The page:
A dwarf galaxy is a small, dim galaxy that is made up of several billions of stars. Their formation has been associated to dark matter and metals that contain gas. However, recent discoveries point out that the latter is not completely true.
Dwarf galaxies are classified based on their morphological characteristics; Elliptical, irregular and spiral. Dwarf elliptical galaxies have an ellipsoidal shape, mainly consist of old stars and are generally described to be quiescent. They are designated the abbreviation ‘dE’ and are quite common. The closest elliptical galaxy is the Messier 110 which is part of the Andromeda galaxy.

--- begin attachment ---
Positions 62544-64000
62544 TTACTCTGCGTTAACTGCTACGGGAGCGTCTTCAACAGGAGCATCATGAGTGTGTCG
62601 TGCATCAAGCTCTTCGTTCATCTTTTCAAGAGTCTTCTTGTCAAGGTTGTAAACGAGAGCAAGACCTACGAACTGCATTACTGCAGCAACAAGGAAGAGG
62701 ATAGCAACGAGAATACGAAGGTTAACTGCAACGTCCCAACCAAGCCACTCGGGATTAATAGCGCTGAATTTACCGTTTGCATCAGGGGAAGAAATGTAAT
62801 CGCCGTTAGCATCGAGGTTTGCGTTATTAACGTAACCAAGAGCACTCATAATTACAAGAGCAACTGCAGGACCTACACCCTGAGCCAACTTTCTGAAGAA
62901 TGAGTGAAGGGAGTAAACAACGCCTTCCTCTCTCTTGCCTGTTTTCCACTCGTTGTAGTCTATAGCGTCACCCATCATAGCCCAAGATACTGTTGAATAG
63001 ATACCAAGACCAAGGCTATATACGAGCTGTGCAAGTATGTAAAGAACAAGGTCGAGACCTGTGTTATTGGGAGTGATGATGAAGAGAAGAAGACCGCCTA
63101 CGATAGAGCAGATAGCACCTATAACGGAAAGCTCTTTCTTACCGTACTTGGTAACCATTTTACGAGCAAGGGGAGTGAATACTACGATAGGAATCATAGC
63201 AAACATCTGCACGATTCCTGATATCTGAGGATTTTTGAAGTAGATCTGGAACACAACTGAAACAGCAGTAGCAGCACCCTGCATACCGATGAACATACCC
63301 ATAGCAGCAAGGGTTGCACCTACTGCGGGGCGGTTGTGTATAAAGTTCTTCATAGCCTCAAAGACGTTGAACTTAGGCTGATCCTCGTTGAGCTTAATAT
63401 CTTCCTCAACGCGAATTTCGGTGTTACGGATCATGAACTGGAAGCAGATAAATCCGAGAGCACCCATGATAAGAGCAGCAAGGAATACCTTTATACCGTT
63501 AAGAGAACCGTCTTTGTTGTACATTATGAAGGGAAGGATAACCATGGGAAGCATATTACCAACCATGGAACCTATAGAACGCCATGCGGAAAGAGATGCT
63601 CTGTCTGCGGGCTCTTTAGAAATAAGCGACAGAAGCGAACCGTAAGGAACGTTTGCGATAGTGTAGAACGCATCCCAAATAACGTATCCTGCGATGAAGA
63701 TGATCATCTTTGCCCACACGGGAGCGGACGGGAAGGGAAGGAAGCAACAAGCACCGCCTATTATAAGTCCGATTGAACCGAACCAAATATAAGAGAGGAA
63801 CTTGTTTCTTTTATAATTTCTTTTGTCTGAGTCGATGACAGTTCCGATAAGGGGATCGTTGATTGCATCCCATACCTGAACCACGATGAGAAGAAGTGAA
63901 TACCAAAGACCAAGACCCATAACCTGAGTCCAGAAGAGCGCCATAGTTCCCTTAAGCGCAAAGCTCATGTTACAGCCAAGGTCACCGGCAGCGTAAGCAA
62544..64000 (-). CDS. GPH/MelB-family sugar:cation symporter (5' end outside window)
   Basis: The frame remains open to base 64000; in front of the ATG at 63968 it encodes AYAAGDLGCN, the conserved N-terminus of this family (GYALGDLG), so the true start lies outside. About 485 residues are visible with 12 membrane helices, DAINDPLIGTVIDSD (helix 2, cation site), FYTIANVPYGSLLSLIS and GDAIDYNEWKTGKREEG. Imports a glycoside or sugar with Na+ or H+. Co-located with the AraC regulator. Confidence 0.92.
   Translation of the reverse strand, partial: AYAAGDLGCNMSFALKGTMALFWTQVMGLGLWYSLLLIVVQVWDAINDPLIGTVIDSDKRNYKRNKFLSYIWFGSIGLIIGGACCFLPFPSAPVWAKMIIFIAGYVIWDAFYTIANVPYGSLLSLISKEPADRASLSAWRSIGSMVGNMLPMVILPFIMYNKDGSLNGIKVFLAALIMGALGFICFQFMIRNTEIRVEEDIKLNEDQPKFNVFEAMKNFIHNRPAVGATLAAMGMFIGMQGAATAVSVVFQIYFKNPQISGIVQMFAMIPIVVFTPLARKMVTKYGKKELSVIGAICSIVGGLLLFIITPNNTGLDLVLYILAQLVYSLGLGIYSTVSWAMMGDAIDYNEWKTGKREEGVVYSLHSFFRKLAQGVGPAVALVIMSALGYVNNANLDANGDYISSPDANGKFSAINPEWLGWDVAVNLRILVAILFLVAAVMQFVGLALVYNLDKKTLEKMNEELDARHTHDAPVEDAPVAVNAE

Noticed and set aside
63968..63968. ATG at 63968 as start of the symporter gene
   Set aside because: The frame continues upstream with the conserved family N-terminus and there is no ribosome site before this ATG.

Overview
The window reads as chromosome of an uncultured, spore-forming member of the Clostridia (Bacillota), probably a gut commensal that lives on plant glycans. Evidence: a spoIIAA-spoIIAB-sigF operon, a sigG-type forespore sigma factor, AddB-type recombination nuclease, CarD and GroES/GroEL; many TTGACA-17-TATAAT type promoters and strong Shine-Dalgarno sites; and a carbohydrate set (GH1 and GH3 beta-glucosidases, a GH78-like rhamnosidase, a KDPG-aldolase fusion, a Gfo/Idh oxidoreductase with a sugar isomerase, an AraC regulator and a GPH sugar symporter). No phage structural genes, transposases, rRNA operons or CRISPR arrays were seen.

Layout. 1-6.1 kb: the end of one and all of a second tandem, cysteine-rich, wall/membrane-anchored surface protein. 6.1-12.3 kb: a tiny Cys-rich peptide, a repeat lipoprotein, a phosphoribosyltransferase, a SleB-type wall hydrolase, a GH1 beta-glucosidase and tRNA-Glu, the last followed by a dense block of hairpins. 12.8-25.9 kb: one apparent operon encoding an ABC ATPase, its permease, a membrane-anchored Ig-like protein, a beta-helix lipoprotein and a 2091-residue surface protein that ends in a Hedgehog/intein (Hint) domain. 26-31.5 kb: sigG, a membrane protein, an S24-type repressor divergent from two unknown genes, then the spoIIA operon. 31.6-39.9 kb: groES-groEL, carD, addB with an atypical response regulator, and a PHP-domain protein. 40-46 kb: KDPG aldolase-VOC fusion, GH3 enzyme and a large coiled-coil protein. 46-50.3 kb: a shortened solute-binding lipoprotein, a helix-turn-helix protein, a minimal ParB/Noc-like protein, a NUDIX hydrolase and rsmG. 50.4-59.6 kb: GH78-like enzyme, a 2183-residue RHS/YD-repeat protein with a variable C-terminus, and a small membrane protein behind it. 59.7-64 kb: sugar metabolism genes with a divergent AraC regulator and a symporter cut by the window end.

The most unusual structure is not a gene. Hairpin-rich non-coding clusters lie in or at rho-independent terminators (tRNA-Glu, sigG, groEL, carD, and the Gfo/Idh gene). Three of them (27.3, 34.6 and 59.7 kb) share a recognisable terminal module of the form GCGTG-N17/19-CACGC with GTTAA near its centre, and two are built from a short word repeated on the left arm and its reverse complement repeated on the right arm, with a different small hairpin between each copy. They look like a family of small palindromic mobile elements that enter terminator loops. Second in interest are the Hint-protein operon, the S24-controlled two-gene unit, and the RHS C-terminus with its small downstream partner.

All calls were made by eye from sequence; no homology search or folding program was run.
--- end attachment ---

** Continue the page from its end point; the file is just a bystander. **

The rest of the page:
A subtype of the dwarf elliptical galaxy is the dwarf spheroidal galaxy (dSph). The Dwarf irregular galaxies, on the other hand, show strong signs of star formation and contain a lot of gas. They are classified as ‘dI.’ Lastly, there is the dwarf spiral galaxy, classified as ‘dS’. They have low luminosity, hydrogen mass and small diameters. Unlike the first two kinds of dwarf galaxies, the dS are very rare.
Further studies on several dwarf galaxies have supported the idea that they might be responsible for the most of the heavy elements found in space. It is said that a dwarf galaxy was formed as a result of tidal forces during the evolution of the Milky Way and Andromeda.